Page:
Amazon Best Books of the Month, February 2009: What is love? Artist Leanne Shapton may be the first person to answer this age-old question so persuasively, if not damn-near definitively. Her vision of love--that famously immaterial virtue--finds its best expression in the stuff of our daily lives. Which, of course, may not be as filled with the serendipitous charm that marks the courtship of her fictional lovers, but that doesn't make Important Artifacts and Personal Property from the Collection of Lenore Doolan and Harold Morris, Including Books, Street Fashion, and Jewelry feel any less universal. We meet Lenore and Hal after their relationship has ended; that the relics of their life--spent in fits and starts of togetherness--are presented in a Valentine's Day auction catalog has the potential to strike a bitter chord. What comes across instead is that these items, ranging widely from gifts, postcards, and photos to conspiratorial notes and precious evidence of daily rituals, deserve to be cherished for the love they still so clearly honour. --Anne Bartholomew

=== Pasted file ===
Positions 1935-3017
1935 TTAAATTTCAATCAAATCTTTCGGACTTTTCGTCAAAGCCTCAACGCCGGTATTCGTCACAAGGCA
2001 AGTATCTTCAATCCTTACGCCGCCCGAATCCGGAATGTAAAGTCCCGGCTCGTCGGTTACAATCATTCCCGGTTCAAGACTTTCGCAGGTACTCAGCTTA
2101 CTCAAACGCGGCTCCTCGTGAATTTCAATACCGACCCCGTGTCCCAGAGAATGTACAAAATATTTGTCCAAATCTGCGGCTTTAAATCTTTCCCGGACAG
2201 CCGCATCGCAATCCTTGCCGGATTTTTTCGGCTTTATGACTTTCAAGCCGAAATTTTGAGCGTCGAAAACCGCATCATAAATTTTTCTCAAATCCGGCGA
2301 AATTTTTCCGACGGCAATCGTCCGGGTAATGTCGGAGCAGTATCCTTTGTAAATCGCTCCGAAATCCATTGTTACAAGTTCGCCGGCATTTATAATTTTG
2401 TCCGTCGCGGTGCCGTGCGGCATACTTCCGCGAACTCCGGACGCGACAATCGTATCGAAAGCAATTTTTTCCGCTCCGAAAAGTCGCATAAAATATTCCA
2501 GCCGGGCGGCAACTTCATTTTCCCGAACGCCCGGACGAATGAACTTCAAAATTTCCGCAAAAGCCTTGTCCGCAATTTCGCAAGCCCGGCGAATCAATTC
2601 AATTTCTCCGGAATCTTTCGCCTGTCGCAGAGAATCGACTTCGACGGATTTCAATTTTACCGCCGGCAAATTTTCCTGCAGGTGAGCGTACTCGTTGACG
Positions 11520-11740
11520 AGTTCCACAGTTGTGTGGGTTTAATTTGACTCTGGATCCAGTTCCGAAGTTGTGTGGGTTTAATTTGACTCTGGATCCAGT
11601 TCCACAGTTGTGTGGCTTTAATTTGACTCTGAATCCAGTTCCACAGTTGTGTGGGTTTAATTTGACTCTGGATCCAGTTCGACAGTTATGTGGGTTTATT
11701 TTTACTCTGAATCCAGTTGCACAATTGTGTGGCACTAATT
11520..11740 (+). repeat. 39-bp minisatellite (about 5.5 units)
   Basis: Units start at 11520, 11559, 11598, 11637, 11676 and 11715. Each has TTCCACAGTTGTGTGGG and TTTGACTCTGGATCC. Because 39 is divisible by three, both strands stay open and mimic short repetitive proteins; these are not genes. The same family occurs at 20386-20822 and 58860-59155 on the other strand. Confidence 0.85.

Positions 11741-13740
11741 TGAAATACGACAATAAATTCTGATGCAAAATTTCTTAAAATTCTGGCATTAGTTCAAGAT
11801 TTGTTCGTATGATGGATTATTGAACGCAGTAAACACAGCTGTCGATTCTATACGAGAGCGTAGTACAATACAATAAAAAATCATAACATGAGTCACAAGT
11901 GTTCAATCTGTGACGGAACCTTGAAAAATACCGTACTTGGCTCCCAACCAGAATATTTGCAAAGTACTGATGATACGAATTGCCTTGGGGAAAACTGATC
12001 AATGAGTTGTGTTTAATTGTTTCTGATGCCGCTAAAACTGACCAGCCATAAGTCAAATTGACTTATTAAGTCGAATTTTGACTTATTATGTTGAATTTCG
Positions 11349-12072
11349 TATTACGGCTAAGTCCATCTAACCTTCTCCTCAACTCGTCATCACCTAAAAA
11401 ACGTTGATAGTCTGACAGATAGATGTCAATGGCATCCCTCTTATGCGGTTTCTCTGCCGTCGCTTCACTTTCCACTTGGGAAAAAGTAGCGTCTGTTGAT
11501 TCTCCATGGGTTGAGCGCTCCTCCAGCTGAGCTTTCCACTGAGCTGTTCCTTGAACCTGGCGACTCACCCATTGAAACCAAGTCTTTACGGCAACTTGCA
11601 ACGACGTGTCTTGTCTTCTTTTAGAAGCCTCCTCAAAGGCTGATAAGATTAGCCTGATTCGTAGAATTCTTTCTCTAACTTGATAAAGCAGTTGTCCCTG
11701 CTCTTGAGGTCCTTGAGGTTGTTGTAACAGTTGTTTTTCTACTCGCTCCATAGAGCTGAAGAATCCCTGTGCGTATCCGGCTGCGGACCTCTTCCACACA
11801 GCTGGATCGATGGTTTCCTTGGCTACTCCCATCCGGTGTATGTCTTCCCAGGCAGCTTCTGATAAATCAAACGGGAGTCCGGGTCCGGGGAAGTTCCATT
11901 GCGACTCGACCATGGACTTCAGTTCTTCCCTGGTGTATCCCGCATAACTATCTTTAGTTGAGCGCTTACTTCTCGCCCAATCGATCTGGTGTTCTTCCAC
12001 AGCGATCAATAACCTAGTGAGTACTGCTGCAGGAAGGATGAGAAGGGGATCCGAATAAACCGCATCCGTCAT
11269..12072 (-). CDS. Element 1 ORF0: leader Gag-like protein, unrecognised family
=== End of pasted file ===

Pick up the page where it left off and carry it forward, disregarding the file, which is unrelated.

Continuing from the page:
(retrieved from Amazon Mon, 30 Sep 2013 13:28:14 -0400)

The story of a romantic relationship is told in the form of a catalog from the auction of objects previously owned by the fictional couple.

» see all 2 descriptions

Quick Links

Swap Ebooks Audio
1 avail.
104 wanted
1 pay

Popular covers

Rating

Average: (3.73)
0.5
1 2
1.5 1
2 4
2.5 2
3 16
3.5 4
4 33
4.5 4
5 14

Is this you?

Become a LibraryThing Author.

 

Help/FAQs | About | Privacy/Terms | Blog | Contact | LibraryThing.com | APIs | WikiThing | Common Knowledge | Legacy Libraries | Early Reviewers | 94,380,235 books! | Top bar: Always visible